• An electrician (who is sometimes also the above solar installer), to wire your inverter into your house main electric distribution board, add a sub-DB for your solar system, add some manual cut-over switches, and make sure the whole system is electrically compliant. This is needed if you want to seamlessly switch to backup power. (R10,000)

  • Battery cables, fittings, connectors, solar panel wires, etc. (R5,000)

Then, there are some "nice to have" extras to consider, such as:

  • A battery monitor. It measures electricity flow precisely and greatly improves your ability to measure how much power you are using and what you have left in your batteries. (R3,000)

  • Remote monitoring devices that store and/or publishes data to some form of web portal. Allows you to view all your data and statuses, but also sometimes to configure your equipment remotely. (R3,000)


There are about 5 main brands of good quality inverters that are readily available in South Africa and that we prefer to work with.  (There are probably many other good brands, but we prefer to have expert knowledge on fewer products rather than being a Jack of all trades.)  Some of the tier 1 good inverters are more competitively priced (for example Deye / Sunsynk), while others are more premium (such as Victron).  All of these are built using high quality hardware and very capable, and the more expensive ones are usually just more advanced in terms of their software, remote access and configurability.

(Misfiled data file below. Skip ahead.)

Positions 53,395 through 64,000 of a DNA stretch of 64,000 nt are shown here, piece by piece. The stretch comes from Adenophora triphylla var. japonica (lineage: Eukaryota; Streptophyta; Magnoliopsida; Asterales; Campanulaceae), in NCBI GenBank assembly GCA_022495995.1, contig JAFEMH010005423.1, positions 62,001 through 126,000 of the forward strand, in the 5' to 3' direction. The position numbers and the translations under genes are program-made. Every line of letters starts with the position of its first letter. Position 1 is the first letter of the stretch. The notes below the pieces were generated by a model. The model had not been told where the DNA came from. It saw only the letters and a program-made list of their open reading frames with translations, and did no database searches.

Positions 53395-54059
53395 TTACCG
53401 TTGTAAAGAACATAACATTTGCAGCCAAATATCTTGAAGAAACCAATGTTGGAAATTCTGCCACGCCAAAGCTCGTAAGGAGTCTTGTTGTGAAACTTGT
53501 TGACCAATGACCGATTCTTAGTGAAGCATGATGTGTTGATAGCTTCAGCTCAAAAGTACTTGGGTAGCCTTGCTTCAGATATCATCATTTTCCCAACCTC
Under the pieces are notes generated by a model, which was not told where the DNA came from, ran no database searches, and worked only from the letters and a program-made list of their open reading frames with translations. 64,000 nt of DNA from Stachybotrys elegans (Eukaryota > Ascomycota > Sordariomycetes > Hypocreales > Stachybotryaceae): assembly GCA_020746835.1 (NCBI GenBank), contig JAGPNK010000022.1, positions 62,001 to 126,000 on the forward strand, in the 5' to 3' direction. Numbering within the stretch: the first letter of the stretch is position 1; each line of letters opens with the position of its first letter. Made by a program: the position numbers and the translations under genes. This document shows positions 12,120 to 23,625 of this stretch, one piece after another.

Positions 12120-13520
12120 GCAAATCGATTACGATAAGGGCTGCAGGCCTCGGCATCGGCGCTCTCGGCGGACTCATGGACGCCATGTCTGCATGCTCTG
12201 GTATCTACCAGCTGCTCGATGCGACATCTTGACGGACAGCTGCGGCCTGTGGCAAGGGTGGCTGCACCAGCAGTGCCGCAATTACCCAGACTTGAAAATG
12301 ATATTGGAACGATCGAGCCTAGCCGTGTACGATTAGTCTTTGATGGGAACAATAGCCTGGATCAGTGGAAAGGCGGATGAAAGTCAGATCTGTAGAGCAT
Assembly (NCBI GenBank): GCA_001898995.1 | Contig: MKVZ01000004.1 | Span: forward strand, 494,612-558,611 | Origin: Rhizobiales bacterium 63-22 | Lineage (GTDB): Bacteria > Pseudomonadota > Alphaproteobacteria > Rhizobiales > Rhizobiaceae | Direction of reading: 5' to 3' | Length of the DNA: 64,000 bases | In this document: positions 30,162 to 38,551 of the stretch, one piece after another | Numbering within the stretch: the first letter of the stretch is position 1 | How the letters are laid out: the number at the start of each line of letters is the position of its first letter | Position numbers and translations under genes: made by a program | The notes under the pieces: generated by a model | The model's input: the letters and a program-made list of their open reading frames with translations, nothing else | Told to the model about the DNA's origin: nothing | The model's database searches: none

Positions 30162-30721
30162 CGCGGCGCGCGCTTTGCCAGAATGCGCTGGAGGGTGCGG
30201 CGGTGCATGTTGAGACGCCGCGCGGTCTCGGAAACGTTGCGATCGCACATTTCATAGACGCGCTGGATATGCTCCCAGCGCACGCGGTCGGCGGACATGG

Do realise however that there are dozens of 2nd or even 3rd tier inverter brands on the market and consumers are spoilt for choice.  If you are on a tight budget and you know what you buy, this sometimes makes sense. Just keep in mind the following disadvantages when picking a lower tier inverter:


  • They often do not perform according to spec.  For example, it may be sold as a 5 Kilowatt inverter, but only be able to output 4 Kilowatt of power reliably.

  • They have shorter (or no) warrantees, and do fail quicker.

  • They have less robust protective circuitry, such as overload and short-circuit protection.  It is easier to damage them unwillingly.

  • Their software is buggy, difficult to use, and lacks functionality.  More expensive inverters on the other hand has many useful settings, limits and programmable logic that greatly enhances their capability and utility.

  • Their is no (or very limited) data publishing capabilities online, with no remote monitoring / management or history views.